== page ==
Is this really evidence against Dvorak? Note that the goal of the study wasn’t to assess the actual efficiency of Dvorak compared to QWERTY, but rather the merit of retraining QWERTY typists at government expense. The conclusions of the study itself, meanwhile, beg a lot of questions:

  • Is twenty-five days really an unreasonable amount of time to unlearn an automatic, unconscious skill and learn a new one? In other words, is it not possible that the study was ended too soon? (My own speed continued to increase for years after I learned Dvorak.)
  • Is speed the only measure of the validity of a keyboard design? Did anybody bother to ask the participants which keyboard was easier on their hands and wrists? Were the long-term costs of repetitive stress injuries even considered?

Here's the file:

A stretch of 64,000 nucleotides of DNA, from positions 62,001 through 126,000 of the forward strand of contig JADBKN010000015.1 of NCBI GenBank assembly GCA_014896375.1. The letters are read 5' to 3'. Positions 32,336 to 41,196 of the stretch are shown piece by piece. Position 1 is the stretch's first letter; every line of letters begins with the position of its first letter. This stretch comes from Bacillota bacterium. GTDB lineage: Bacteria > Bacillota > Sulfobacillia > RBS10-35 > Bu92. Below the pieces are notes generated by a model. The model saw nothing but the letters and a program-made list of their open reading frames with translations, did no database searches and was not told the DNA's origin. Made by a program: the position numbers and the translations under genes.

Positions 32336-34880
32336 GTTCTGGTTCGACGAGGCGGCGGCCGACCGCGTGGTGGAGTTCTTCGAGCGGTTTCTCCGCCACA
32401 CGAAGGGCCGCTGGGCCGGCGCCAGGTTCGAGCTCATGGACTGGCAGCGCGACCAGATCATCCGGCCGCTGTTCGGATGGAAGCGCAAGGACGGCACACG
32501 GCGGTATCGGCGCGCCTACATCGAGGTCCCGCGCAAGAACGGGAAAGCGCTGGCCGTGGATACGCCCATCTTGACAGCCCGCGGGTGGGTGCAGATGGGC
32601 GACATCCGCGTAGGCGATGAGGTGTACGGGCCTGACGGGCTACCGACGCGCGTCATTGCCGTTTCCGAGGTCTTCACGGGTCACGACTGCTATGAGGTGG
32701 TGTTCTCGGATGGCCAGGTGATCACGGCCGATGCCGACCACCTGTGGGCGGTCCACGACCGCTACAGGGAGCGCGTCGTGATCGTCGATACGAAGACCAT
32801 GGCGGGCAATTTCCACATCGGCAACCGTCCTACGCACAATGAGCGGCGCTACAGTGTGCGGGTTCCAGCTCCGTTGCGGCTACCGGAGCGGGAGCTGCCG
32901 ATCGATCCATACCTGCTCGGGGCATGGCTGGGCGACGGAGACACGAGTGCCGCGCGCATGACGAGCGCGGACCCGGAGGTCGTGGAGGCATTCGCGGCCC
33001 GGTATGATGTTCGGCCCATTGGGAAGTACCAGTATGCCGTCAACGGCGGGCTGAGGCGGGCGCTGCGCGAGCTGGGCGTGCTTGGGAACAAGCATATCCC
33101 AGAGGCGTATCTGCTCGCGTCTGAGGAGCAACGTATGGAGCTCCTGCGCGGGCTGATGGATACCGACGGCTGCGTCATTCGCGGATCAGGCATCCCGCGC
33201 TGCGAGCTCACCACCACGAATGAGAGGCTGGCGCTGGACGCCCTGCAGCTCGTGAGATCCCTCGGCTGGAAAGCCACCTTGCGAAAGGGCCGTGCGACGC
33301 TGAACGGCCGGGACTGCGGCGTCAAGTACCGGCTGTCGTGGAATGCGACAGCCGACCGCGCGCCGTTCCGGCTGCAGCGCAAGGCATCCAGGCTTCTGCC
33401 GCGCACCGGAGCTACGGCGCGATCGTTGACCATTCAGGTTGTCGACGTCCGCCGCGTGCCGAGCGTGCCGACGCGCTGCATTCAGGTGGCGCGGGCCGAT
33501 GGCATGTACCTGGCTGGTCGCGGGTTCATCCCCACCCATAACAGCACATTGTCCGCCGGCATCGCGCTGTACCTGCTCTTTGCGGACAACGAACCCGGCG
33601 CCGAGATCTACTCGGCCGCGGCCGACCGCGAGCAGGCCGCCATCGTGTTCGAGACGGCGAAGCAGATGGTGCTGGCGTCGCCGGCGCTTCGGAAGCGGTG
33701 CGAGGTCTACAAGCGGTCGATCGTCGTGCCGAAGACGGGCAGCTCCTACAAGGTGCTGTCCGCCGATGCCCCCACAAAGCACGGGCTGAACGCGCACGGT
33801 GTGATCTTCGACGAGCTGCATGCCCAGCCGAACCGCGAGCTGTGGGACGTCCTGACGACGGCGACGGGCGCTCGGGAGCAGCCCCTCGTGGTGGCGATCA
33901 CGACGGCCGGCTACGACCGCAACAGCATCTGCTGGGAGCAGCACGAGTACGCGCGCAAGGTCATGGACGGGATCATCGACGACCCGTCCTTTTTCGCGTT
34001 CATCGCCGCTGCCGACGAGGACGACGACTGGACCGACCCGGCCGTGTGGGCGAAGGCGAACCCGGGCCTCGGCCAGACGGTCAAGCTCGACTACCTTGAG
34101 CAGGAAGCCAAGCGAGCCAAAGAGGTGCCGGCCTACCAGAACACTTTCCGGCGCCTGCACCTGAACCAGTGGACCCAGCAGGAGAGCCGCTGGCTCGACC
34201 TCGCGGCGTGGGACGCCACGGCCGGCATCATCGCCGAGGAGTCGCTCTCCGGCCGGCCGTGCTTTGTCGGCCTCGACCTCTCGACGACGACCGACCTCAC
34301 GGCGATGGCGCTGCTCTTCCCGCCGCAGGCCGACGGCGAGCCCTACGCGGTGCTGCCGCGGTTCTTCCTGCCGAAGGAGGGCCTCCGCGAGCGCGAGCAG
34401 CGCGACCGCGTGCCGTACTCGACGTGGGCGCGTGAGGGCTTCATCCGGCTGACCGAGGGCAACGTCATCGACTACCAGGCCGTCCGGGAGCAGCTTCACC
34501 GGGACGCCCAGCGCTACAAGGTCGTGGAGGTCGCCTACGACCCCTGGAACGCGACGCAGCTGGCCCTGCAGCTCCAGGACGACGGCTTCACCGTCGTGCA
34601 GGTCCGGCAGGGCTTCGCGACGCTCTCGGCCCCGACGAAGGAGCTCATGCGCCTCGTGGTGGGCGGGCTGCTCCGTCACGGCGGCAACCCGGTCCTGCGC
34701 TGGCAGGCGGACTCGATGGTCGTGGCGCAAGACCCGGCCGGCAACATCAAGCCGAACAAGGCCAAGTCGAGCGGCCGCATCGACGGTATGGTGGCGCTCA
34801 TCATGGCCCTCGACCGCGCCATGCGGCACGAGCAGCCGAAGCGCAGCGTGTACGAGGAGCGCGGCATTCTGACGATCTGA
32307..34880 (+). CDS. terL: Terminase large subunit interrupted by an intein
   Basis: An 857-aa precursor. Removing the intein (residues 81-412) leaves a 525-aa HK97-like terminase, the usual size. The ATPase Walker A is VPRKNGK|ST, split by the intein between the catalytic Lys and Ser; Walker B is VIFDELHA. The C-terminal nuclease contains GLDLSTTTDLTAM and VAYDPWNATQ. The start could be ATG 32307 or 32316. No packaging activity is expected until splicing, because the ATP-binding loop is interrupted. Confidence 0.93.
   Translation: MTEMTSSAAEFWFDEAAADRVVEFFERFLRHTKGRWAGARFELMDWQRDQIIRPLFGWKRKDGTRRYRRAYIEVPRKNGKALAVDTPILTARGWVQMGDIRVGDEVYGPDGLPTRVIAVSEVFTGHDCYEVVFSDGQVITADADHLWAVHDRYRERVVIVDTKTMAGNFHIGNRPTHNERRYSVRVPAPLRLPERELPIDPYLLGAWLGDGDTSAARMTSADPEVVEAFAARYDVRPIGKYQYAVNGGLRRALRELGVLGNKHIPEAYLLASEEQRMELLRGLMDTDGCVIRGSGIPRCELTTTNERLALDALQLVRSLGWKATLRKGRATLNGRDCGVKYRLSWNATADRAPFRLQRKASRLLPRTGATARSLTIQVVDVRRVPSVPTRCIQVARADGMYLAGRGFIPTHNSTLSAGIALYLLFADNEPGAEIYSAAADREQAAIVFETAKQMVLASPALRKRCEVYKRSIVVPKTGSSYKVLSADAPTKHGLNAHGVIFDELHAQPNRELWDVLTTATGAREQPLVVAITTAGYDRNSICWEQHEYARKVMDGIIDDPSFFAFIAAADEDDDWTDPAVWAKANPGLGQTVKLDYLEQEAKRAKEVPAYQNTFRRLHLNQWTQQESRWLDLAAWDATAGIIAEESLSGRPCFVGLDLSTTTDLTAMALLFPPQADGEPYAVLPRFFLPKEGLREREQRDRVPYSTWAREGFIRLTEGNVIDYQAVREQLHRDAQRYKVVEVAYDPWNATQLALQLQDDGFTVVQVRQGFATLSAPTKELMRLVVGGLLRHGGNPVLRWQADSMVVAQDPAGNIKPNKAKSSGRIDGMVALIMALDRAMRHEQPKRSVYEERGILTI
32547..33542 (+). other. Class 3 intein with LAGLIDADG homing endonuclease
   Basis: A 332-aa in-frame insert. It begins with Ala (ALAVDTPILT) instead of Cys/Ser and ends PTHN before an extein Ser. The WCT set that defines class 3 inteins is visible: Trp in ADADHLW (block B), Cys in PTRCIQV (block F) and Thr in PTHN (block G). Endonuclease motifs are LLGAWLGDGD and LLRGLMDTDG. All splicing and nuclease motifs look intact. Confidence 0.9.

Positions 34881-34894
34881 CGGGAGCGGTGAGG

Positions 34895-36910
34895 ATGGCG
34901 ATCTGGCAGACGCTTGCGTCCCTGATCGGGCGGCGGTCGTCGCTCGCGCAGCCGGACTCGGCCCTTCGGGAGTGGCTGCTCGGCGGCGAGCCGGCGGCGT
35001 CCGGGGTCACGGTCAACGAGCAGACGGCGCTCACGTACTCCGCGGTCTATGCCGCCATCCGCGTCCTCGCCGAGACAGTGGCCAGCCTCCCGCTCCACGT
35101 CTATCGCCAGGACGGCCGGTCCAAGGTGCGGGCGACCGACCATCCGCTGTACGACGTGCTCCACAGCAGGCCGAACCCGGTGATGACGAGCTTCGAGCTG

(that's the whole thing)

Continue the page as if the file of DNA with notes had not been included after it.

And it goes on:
• Is ten typists a large enough sample?

Margolis and Liebowitz go on to narrowly interpret the results of other studies. They cite a 1973 study of six typists that found that after 104 hours of Dvorak training, typists saw a 2.6% increase in speed. I take this as evidence for, not against, Dvorak given that, by my own rough calculations, I will spend around 45,000 more hours typing by the age of seventy. A mere 104 hours of training, after which my hands and wrists stop hurting, seems like a good investment to me. This 1973 study is only “evidence against Dvorak” because Margolis and Liebowitz label it as such.

Meanwhile, a fundamental difference between Dvorak’s own study and these others is that Dvorak assessed the ease with which children learn the Dvorak layout, and the children's ultimate results thereafter. He was looking to a future generation unhindered by the need to unlearn an obsolete keyboard layout. The “Typing Errors” authors don’t seem to appreciate this difference in approach, framing the debate only in terms of the difficulty of retraining.